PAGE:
• Happy birthday Diane Wolkstein (The Magic Orange Tree and Other Haitian Folktales, Esther's Story) and Bob Barner (Dem Bones, Dinosaur Bones).
  • The Mayflower Compact, the first governing document of Plymouth Colony, was signed on this day in 1620. Read On the Mayflower by Kate Waters, Across the Wide Dark Sea by Jean Van Leeuwen, and The Mayflower and the Pilgrim’s New World by Nathaniel Philbrick.
  • In 1954, the Armistice Day holiday is officially changed to Veterans Day in the United States, and Remembrance Day in British Commonwealth countries. Read Truce by Jim Murphy, The Wall by Eve Bunting, I Remember Korea by Linda Granfield and Russell Freedman.

On this day in history, the eleventh hour of the eleventh day of the eleventh month, World War I ended in 1918. America’s involvement came late in the conflict, and, in fact, most of the books written about World War I for young readers have originated in England. But Crossing Stones by Helen Frost, written entirely in verse, is the story of the affect of the war on two Midwestern families who send sons away to fight. Muriel, Emma, Ollie, and Frank each tell their stories in language so precise and beautiful that the reader gets swept up in the events of the time—fighting the war, the flu pandemic, and the suffragette movement. Although from another era, these characters emerge as very real and relatable in their passion for life and their moral conflicts. To create such living, breathing figures, Helen Frost drew on family history and personal memories from her childhood in Brookings, South Dakota. Frost’s poetry is so fluid and immediate that only after breathlessly reading until the end of the story did I even become aware of the strict poetic structure used for each character’s voice. In Crossing Stones Helen Frost alternates free verse with cupped-hand sonnets to add dimension to each character. Consequently, the literary craft of this novel is as brilliant as any we have for young readers. This book demonstrates the same attention to word choice as Karen Hesse’s Out of the Dust. If you want young reader’s grades five through eight to truly understand what Armistice Day means, introduce them to Crossing Stones. History, poetry, human relations, the sadness or war, the resilience of the human spirit—all are conveyed in a novel that runs just under two hundred pages. From my point of view, Crossing Stones stands as one of our finest literary novels for children written in the first decade of the twenty-first century.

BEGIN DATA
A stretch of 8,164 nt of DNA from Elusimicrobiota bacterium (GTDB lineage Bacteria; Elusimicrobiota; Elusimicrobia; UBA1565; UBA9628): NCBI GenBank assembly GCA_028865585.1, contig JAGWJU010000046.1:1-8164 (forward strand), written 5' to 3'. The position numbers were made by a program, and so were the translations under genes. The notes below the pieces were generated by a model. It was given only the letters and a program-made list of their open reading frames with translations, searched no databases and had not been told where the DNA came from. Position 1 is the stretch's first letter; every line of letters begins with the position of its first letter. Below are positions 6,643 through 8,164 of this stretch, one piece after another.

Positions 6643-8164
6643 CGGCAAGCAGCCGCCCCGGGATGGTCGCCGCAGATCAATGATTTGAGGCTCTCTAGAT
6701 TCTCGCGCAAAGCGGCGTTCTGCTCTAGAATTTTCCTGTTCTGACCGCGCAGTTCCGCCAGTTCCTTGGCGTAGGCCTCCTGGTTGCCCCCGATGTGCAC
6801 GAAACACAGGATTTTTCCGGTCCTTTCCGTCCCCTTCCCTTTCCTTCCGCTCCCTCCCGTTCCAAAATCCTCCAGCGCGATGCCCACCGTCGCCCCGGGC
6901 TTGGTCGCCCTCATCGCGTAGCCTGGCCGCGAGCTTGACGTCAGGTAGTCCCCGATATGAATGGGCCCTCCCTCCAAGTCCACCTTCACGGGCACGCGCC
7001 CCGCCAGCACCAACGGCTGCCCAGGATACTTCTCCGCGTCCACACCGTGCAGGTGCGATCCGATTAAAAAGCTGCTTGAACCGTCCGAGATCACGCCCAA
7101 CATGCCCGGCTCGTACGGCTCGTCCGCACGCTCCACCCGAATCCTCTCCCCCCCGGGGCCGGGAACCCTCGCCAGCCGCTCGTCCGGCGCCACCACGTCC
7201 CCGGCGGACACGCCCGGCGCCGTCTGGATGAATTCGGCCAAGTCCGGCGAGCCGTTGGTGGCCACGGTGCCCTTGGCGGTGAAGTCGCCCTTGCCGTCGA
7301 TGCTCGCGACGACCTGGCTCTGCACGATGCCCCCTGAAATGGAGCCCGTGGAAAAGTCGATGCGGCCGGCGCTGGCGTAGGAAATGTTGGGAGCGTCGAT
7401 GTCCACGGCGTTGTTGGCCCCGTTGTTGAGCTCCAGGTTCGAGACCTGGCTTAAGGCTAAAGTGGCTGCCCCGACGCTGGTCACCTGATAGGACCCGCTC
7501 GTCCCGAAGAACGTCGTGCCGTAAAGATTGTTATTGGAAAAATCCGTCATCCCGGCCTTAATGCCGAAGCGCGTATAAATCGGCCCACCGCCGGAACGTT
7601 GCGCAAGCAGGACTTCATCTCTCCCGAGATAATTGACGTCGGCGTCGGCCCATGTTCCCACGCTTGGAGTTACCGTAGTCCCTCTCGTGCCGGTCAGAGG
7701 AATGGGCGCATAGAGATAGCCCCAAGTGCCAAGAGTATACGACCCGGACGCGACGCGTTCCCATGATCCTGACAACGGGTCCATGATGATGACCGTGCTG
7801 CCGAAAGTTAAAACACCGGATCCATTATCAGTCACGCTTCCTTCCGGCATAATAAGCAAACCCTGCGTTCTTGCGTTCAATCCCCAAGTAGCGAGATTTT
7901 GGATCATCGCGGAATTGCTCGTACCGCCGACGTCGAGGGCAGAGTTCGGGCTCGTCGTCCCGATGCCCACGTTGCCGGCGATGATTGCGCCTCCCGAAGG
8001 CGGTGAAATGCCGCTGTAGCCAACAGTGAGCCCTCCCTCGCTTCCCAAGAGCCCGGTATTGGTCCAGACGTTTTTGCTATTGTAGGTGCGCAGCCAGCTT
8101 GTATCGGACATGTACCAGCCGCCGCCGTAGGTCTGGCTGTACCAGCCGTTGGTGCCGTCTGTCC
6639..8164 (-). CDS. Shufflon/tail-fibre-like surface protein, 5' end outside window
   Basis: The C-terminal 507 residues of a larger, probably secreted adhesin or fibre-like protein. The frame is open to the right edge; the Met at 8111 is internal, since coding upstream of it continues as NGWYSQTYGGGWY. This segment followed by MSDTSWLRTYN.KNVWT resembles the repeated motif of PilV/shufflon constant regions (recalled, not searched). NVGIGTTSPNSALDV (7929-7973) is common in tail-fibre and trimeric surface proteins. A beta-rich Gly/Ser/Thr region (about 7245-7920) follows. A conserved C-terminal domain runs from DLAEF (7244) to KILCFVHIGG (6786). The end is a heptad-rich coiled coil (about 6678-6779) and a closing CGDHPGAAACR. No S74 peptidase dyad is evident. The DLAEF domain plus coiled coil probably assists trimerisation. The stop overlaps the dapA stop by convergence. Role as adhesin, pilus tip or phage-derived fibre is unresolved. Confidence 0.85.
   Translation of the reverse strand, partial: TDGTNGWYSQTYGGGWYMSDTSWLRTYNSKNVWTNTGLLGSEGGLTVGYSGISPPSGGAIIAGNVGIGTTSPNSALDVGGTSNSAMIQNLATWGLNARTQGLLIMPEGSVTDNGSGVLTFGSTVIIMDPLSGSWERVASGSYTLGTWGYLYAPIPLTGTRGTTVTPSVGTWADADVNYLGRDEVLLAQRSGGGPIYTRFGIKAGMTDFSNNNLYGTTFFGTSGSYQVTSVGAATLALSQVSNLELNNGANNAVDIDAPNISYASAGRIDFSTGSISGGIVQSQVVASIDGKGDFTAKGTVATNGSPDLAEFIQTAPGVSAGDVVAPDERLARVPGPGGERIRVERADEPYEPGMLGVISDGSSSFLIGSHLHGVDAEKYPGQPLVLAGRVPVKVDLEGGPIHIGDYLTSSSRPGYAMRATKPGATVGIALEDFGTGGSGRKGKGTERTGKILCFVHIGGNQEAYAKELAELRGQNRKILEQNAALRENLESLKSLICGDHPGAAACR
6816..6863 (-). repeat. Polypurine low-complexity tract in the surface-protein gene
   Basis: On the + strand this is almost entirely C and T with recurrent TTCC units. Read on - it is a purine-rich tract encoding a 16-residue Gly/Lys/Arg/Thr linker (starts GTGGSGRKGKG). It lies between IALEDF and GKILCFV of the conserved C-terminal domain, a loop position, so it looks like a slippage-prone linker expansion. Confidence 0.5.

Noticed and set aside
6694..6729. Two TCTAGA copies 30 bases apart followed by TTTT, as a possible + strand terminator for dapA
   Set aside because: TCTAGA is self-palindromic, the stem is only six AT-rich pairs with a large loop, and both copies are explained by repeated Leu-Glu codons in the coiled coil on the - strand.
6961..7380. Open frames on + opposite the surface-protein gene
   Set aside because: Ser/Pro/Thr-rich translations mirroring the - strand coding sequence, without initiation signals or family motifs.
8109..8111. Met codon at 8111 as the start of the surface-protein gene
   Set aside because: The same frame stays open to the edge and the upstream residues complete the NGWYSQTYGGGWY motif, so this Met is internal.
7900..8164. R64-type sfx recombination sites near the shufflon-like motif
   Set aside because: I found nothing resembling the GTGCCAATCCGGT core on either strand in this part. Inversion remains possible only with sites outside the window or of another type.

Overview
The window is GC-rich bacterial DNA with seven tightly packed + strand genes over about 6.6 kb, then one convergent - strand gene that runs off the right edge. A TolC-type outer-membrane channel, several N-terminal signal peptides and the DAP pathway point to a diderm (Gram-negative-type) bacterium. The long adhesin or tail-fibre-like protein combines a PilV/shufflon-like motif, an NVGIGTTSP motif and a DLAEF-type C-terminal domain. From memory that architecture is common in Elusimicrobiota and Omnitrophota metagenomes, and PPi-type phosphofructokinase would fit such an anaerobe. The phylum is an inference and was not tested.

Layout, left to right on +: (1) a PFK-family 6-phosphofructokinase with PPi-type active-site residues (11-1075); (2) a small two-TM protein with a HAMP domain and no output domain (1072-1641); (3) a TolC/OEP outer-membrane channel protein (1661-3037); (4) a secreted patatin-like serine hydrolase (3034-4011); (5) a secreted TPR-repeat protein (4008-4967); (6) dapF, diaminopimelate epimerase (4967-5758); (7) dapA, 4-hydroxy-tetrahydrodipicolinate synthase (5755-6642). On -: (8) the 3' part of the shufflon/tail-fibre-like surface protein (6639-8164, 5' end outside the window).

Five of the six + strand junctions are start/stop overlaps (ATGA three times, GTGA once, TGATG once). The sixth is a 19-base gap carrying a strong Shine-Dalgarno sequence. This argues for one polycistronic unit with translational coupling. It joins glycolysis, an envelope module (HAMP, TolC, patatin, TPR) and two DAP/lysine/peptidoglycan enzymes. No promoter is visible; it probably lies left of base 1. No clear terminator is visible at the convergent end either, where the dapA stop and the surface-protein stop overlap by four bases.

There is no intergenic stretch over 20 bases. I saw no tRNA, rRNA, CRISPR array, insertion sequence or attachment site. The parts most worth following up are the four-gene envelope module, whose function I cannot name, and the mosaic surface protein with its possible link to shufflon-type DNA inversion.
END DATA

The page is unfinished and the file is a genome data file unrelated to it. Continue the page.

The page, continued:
Here’s a passage from Crossing Stones:


Originally posted November 11, 2010. Updated for .

Tags: Family, History, Women, Women's Suffrage, World War I
Instructional materials from TeachingBooks.net for Crossing Stones


  1. Anita – Lovely story. Can’t wait to read this one. By the way, this comment came from my windows-PC. Apparently there is difficulty sending comments from our Mac.

  2. Diane says:

    I just love Helen Frost’s poetry! I read this book aloud to my eighth grade daughter and we both really enjoyed this historical fiction story.

  3. Carla Lance says:

    Such an appropriate choice for 11-11-11 and to recommend to students prior to our Veteran’s Day assembly. Thank you!

  4. G. Perry says:

    This sounds like a great book. I’ll be reading it.

    Speaking of 11/11/11 – I attended the opening ceremony of the new Crystal Bridges Museum of American Art today featuring Alice Walton. Veterans were all seated in the front rows.

    Side note 1: Of additional significant interest to me, is that there is some kind of private Children’s book collection at this new world class museum and I’ll be applying for access to it. I have no idea what’s there, but I will report to Lady Anita, once I do the recon.

    As a side note 2: I’ve been posting on this site from the beginning with an Apple iMac or Macbook Pro.

  5. Anita says:

    Gordon: Good to hear from you today. I think some of the posting issues have been cleared up. I am always happy to get yours.

  6. Anabellynn says:

    Such a joy to see this book today on Veterans Day. I had the pleasure of sharing coffee with Helen Frost in BG, Ky after Bookfest last year.

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